Very few things equal the joy and excitement of thousands of fans streaming into stadiums and arenas to see their favorite sports teams and music acts perform. Unfortunately, the coronavirus pandemic that led to lockdowns and general caution have made those sorts of gatherings an impossibility through much of 2020. Arenas and stadiums throughout the world have ensured that the show will go on through some innovative and inventive alternatives. These are just a few of the ways that these venues have kept joy alive all year.
A Smaller Game Day
Throughout the country, NFL teams have been given the option of creating their own COVID safety rules. The Kansas City Chiefs decided that the game, and all of its traditions, would go on, with some adjustments to keep fans safe. The stadium, which normally accommodates 76,000 attendees was opened up at reduced capacity, with only 16,700 fans attending their season kick off on Sept. 10. Fans were permitted to participate in tailgating before the game. The only restriction was that they must keep their celebration limited to ticket holders within their pod. The stadium also cut risks by requiring masks at all times guests were not eating or drinking and moving to a cashless system at concession stands.
Bristol Motor Speedway Rolls On
While normally NASCAR holds its All-Star Race at Charlotte Motor Speedway, this year they moved the race 160 miles northwest to Bristol Motor Speedway, which boasts the world's fastest half-mile track. The decision was made based on infection levels in highly populous North Carolina and a desire to keep fans safe.
To keep the race lively but safe, reduced numbers of tickets were sold. Venue runners kept the space from feeling empty by adding colorful banners to the seating areas left clear. A limited number of attendees were permitted to camp overnight in the RV area. Throughout the NASCAR racing season, enhanced protocols allowed for the league's 36 race series to proceed without much interruption. Switching to one-day events and limiting garage access to essential personnel keeps participants safe while still allowing for a great show.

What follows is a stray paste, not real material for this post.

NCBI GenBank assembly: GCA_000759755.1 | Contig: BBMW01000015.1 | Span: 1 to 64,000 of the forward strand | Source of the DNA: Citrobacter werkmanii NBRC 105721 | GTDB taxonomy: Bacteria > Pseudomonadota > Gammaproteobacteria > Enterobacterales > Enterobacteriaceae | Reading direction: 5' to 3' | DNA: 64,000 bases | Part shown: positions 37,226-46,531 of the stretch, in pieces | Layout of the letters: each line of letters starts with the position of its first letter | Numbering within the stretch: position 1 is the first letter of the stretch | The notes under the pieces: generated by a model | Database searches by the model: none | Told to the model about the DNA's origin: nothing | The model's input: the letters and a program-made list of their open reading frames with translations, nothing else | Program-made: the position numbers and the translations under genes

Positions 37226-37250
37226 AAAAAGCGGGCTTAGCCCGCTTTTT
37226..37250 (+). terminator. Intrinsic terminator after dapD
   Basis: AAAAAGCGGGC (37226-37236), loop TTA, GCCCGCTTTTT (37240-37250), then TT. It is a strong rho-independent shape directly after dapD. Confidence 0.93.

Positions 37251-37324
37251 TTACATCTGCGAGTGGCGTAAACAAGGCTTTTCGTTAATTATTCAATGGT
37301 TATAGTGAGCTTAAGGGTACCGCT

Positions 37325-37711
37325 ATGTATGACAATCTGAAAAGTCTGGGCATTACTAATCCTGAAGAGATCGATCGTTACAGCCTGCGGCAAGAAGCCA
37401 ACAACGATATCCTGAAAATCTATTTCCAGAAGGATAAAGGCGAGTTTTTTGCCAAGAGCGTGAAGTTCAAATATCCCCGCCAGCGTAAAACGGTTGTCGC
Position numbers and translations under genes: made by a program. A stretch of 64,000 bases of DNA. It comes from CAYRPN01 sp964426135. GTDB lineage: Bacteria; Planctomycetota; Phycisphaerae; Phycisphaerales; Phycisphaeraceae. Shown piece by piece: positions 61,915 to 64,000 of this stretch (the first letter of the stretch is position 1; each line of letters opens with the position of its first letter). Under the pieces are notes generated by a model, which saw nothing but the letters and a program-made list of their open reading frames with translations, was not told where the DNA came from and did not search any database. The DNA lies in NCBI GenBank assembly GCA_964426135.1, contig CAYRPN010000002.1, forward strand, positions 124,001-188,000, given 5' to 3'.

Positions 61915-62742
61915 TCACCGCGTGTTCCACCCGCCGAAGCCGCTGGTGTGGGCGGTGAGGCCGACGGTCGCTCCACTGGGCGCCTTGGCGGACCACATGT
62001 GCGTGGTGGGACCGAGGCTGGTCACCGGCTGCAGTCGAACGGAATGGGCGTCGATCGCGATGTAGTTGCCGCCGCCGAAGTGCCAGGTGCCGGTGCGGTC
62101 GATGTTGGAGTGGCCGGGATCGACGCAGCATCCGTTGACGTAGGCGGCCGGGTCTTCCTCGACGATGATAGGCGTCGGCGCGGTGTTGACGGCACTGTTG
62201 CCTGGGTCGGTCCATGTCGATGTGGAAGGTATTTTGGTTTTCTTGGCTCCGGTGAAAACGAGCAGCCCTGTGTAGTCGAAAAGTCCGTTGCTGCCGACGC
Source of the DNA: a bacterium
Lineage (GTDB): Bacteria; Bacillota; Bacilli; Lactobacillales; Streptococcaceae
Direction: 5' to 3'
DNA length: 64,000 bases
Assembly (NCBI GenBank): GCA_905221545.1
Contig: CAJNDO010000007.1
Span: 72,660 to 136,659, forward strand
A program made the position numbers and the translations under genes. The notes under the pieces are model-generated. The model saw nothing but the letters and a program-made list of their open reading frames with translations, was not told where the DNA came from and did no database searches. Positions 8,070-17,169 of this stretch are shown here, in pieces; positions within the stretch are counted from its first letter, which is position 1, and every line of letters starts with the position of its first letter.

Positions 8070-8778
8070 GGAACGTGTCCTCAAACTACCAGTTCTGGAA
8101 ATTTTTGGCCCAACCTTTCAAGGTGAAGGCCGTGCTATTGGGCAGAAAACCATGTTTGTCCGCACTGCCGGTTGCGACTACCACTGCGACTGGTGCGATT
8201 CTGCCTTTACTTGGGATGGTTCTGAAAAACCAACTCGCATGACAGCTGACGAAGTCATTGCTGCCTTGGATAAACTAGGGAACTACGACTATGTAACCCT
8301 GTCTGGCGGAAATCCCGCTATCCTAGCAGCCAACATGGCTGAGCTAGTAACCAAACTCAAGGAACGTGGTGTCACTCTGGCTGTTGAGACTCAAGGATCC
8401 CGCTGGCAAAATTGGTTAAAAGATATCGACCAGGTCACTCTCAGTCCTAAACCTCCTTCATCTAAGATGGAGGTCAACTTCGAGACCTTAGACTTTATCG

Drive-in Concerts at Storm Stadium
There's nothing quite like seeing favorite bands live in huge, stadium-size venues. Storm Stadium in California offered an innovative alternative so that people could scratch that live music itch. The stadium organized a five-concert series with an unusual catch: the audience would watch the music from their cars. The events started in October and will finish up in December.
Tickets for the shows range from $49 per car for general admission up to VIP tickets at $499 a car. VIP includes six seats on a private couch near the stage, along with dinner and an open bar. Artists performing included Bruno and the Hooligans, the Who Experience and Queen Nation.
New Use for a New Stadium
The Texas Rangers had not yet gotten to play a single game in their new stadium when the pandemic hit. Venue managers decided that the stadium would not remain unused even if safety restrictions meant that the usual baseball crowds were not able to attend. The first performers to make their way to the field, as it turns out, were musicians offering a summer drive in concert series.
From June 4th to June 7th, national recording artists took over Tundra Lot B to entertain guests who arrived to watch the show from their cars. Tickets ranged from $40 to $80 per car. Each show involved a 60 minute acoustic set played over FM radio just like old-time drive in movie theaters. The event even allowed for attendees to pick up concert t-shirts, which many attendees consider a must. The only change there was that concert tees were purchased online alongside tickets in advance in order to avoid lines at the shows.
Nostalgia at the Uptown Drive-In
Not to be outdone, Yankee Stadium offered a month long festival in July that combined a concert, game shows, and food and drinks delivered to attendees' cars every weekend that the show went on. Activities ranged from in-car karaoke, to trivia and more. Saturday and Sunday nights were geared toward fun and romantic date nights, while Saturday and Sunday matinee shows offered a family-friendly brunch.
The stage was lifted in order to ensure that viewers in every car had a great view. Music and MCs were broadcast over attendees' car radios.
With a likelihood that restrictions will be needed for at least several more months, innovative venue managers are working out new ways to keep their stadiums and arenas in action while protecting the fans and the players. New strategies, including stadium redesigns, and even high tech strategies to identify crowd control solutions, are already in the works. Like music and sports fans everywhere, we're looking forward to seeing what comes next. We're always happy to help with design updates that will allow teams and venues to keep on entertaining the fans in ways that work.